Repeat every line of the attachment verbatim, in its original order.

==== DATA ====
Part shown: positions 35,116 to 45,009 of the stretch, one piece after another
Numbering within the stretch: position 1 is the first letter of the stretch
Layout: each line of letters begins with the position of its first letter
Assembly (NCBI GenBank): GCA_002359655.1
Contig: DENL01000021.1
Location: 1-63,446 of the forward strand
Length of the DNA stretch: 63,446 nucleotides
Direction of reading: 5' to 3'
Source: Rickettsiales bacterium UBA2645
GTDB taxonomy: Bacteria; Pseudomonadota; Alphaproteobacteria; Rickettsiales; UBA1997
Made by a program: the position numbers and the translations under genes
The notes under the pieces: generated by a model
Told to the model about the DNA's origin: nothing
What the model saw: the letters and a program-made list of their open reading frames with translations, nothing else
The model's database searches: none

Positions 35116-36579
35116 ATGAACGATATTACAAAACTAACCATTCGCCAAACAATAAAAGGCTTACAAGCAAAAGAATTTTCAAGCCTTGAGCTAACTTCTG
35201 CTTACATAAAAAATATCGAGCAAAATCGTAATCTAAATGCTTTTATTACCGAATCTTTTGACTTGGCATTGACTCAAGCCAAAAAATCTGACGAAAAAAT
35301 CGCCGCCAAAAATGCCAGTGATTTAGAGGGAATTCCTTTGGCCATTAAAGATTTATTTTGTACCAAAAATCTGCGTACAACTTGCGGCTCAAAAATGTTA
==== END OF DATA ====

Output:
Part shown: positions 35,116 to 45,009 of the stretch, one piece after another
Numbering within the stretch: position 1 is the first letter of the stretch
Layout: each line of letters begins with the position of its first letter
Assembly (NCBI GenBank): GCA_002359655.1
Contig: DENL01000021.1
Location: 1-63,446 of the forward strand
Length of the DNA stretch: 63,446 nucleotides
Direction of reading: 5' to 3'
Source: Rickettsiales bacterium UBA2645
GTDB taxonomy: Bacteria; Pseudomonadota; Alphaproteobacteria; Rickettsiales; UBA1997
Made by a program: the position numbers and the translations under genes
The notes under the pieces: generated by a model
Told to the model about the DNA's origin: nothing
What the model saw: the letters and a program-made list of their open reading frames with translations, nothing else
The model's database searches: none

Positions 35116-36579
35116 ATGAACGATATTACAAAACTAACCATTCGCCAAACAATAAAAGGCTTACAAGCAAAAGAATTTTCAAGCCTTGAGCTAACTTCTG
35201 CTTACATAAAAAATATCGAGCAAAATCGTAATCTAAATGCTTTTATTACCGAATCTTTTGACTTGGCATTGACTCAAGCCAAAAAATCTGACGAAAAAAT
35301 CGCCGCCAAAAATGCCAGTGATTTAGAGGGAATTCCTTTGGCCATTAAAGATTTATTTTGTACCAAAAATCTGCGTACAACTTGCGGCTCAAAAATGTTA